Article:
Most of us don't "speak" Java... ;-)

        Cheers Rolf
        (addicted to the Perl Programming Language and ☆☆☆☆ :)
        Wikisyntax for the Monastery

Re: perl module structure
by trippledubs (Deacon) on Mar 30, 2018 at 14:20 UTC

    There's Java's collections as an example where interface List could represent an AbstractList, AbstractSequentialList, ArrayList, CopyOnWriteArrayList, LinkedList, RoleList, RoleUnresolvedList, Stack, Vector, or something else that implements what a list does, add(), and remove() and whatever else.

    Tree::Binary uses Visitor_pattern to separate interface and implementation. You have Visitor::BreadFirstTraversal and Visitor::InOrderTraversal. Both are called with the visit method.

    You could just pass in a sub reference to your interface containing the implementation.

    #!/usr/bin/env perl use strict; use warnings; use feature 'say'; sub multiply { my ( $x, $y, $implementation ) = @_; $implementation->( $x, $y ); } sub whateverthedefaultis { my ( $x, $y ) = @_; return $x * $y; } # +rl-russian-peasant-multiplication-algorithm/ sub peasant { my ( $a, $b ) = @_; my $c; map { $c += $_ * $b } grep { $a & $_ } map { 1 << $_ } ( 0 .. log($a) / log 2 ); return $c; } say multiply( 7, 3, \&whateverthedefaultis ); say multiply( 7, 3, \&peasant );
    Well I guess multiply should use the default.. by default if a third param is not passed in. Like how sort uses standard string comparison order by default. A whole lotta ways to do it.
Re: perl module structure
by Anonymous Monk on Mar 30, 2018 at 13:20 UTC

      Thanks! this is helpful. I'm familiar with File::Spec. Indeed there are different underlying implementations for different OSes.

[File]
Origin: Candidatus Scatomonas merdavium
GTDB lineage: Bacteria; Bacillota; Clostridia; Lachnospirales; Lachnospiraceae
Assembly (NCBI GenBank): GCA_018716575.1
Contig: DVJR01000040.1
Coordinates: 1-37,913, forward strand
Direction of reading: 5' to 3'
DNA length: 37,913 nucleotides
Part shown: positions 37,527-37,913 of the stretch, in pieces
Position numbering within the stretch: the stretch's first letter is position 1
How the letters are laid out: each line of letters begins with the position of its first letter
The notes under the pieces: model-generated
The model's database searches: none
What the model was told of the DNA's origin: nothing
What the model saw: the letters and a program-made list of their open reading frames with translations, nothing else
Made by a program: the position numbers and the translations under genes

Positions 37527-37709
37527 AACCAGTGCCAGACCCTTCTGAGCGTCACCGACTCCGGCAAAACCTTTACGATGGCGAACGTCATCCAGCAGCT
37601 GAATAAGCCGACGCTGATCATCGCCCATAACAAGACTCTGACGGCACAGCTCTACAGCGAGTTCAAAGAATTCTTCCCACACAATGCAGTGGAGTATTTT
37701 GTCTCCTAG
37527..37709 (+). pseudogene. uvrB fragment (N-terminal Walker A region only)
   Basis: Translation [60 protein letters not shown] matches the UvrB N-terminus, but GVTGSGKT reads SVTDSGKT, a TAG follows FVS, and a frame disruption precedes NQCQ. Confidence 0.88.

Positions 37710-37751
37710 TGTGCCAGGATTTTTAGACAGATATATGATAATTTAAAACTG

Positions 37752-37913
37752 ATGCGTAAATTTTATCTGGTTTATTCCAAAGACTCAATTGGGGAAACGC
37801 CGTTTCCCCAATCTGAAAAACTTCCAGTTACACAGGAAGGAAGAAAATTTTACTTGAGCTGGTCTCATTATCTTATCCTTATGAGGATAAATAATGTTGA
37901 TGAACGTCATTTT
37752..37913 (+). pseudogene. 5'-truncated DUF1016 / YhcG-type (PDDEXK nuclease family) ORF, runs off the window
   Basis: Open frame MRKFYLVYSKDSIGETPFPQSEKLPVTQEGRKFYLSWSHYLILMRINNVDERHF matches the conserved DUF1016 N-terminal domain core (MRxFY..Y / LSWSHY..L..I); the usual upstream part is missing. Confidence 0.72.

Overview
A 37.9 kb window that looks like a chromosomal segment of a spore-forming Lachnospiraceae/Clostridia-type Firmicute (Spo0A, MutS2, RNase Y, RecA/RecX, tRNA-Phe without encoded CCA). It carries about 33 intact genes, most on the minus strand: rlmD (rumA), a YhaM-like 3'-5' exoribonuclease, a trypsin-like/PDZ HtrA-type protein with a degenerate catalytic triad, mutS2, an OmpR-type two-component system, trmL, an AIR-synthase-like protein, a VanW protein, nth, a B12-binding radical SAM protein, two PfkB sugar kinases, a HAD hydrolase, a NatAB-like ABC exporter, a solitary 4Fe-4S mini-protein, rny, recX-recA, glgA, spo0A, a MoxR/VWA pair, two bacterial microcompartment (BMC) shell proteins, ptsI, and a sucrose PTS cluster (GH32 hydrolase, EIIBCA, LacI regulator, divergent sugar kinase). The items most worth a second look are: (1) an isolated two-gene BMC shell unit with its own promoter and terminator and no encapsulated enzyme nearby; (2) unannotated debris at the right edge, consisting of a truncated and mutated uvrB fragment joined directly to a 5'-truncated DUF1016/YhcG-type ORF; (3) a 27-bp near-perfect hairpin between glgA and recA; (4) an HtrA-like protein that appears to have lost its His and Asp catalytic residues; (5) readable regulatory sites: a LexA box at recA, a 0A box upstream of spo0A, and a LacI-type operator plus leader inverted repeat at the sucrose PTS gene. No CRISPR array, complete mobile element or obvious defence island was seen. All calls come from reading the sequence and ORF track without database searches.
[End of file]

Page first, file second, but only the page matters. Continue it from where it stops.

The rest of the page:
Re: perl module structure
by karlgoethebier (Abbot) on Mar 31, 2018 at 13:35 UTC
    "...Does that mean one developer will be writing his/her own ... Foo::Bar::Implementation?"

    I skip the h2xs part because of no clue. Anyway: He/she might think of it (the implementation ) as a kind of plugin. A very simple example - but i think it shows the basic idea. Some say Perl is different. A anon monk linked already to roles...

    Best regards, Karl

    «The Crux of the Biscuit is the Apostrophe»

    perl -MCrypt::CBC -E 'say Crypt::CBC->new(-key=>'kgb',-cipher=>"Blowfish")->decrypt_hex($ENV{KARL});'Help

Re: perl module structure
by Anonymous Monk on Mar 30, 2018 at 13:54 UTC
    Yes, the Java environment is so fundamentally different from Perl that concepts will not transfer easily nor directly from one to another. I would look instead at venerable Perl implementations – DBI very specifically comes to mind. But also, "keep your boots on the ground," which means always knowing what and where the ground is. There is such a thing as over-abstraction, and so your design decisions need to keep concrete implementations in mind. Also consider the many ways in which JSON functionality have been tackled – notice how there are both XS and Pure Perl implementations of things. Also notice how sometimes the onus is upon the individual package consumer to choose a concrete package, whose API might merely be similar among several different concrete alternatives. It is rarely productive to go so far as to say that apples and oranges are abstracted-away as fruits. Perhaps it is good enough to implement several packages with a mostly-identical API and leave it to the consumer to decide which one to use, expecting him also to perhaps take advantage of the slight-differences that you have thoughtfully provided.